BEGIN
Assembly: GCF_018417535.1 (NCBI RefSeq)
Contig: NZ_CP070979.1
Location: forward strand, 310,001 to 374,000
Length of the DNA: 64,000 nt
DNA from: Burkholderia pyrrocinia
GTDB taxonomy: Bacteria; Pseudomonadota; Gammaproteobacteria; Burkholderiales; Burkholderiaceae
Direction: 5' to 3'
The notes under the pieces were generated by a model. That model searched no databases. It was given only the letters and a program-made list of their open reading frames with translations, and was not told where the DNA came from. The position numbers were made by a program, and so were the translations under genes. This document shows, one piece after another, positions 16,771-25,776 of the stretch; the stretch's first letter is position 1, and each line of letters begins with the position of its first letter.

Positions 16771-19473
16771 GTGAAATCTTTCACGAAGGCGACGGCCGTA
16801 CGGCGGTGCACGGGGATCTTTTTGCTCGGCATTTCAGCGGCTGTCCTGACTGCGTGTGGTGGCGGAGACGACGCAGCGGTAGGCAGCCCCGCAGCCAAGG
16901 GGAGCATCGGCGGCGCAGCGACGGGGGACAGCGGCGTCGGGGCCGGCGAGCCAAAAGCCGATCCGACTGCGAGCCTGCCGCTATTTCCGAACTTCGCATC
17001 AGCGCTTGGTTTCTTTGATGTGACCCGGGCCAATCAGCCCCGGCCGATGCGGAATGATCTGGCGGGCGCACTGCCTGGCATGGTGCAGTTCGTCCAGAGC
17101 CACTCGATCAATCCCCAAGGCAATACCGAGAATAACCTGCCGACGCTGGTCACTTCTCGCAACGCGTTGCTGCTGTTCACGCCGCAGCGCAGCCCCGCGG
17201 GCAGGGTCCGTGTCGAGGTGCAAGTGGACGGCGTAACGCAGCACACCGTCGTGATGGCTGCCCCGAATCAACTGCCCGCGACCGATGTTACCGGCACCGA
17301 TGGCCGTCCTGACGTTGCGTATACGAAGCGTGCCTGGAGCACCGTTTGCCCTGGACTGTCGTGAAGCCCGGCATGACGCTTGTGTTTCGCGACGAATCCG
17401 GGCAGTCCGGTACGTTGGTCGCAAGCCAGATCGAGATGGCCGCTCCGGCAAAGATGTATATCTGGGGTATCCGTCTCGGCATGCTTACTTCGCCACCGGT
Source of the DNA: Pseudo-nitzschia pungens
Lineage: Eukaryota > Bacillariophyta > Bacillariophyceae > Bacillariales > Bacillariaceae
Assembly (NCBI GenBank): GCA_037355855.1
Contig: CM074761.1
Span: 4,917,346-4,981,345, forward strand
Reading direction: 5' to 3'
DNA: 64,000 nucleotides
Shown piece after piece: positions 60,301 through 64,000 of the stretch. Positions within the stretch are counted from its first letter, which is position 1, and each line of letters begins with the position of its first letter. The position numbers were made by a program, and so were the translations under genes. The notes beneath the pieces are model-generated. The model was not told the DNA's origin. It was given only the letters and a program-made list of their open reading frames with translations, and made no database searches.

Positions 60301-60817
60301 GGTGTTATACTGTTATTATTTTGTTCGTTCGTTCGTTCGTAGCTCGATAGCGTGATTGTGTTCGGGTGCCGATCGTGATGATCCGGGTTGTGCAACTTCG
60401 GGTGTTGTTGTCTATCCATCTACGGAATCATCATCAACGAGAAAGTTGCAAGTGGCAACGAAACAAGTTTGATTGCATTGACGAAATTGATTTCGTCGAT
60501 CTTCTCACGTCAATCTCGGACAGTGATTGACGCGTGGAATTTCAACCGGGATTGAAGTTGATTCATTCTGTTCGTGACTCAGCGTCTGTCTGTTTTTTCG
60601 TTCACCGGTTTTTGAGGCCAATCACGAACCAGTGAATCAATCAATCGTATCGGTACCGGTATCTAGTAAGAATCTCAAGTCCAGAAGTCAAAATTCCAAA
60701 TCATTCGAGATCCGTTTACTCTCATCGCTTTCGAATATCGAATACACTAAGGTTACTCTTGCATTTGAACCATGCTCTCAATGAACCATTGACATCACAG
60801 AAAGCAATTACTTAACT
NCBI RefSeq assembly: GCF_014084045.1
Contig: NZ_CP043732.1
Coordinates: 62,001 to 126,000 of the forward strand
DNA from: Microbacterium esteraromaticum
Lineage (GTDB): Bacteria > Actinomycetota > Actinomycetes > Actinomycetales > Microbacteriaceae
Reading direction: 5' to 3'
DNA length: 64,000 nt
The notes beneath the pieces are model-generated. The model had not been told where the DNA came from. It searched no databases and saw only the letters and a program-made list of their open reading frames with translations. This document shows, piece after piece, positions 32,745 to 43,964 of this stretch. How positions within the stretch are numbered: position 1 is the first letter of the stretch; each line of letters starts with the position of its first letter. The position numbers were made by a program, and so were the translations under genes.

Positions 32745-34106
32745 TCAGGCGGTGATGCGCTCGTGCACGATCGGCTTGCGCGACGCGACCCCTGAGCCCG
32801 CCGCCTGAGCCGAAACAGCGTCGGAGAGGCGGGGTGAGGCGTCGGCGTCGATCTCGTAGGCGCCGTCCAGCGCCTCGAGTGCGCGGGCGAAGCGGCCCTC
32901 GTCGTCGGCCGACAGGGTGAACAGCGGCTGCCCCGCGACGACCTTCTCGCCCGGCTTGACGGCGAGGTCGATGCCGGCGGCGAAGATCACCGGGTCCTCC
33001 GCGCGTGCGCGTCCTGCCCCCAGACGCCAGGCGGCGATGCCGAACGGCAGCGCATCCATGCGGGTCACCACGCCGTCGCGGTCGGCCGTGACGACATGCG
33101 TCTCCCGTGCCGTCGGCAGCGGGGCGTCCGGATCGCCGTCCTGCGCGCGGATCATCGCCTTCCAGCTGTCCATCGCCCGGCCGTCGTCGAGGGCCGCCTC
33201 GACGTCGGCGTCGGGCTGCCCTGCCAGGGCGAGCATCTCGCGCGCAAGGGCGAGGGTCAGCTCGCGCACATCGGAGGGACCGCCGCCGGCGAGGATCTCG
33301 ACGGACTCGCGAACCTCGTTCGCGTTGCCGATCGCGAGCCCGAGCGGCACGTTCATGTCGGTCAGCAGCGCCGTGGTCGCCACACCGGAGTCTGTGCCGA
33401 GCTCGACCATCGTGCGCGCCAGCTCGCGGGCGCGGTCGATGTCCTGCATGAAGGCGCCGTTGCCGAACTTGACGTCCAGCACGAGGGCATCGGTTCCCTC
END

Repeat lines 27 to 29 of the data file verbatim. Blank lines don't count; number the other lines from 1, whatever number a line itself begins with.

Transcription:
60301 GGTGTTATACTGTTATTATTTTGTTCGTTCGTTCGTTCGTAGCTCGATAGCGTGATTGTGTTCGGGTGCCGATCGTGATGATCCGGGTTGTGCAACTTCG
60401 GGTGTTGTTGTCTATCCATCTACGGAATCATCATCAACGAGAAAGTTGCAAGTGGCAACGAAACAAGTTTGATTGCATTGACGAAATTGATTTCGTCGAT
60501 CTTCTCACGTCAATCTCGGACAGTGATTGACGCGTGGAATTTCAACCGGGATTGAAGTTGATTCATTCTGTTCGTGACTCAGCGTCTGTCTGTTTTTTCG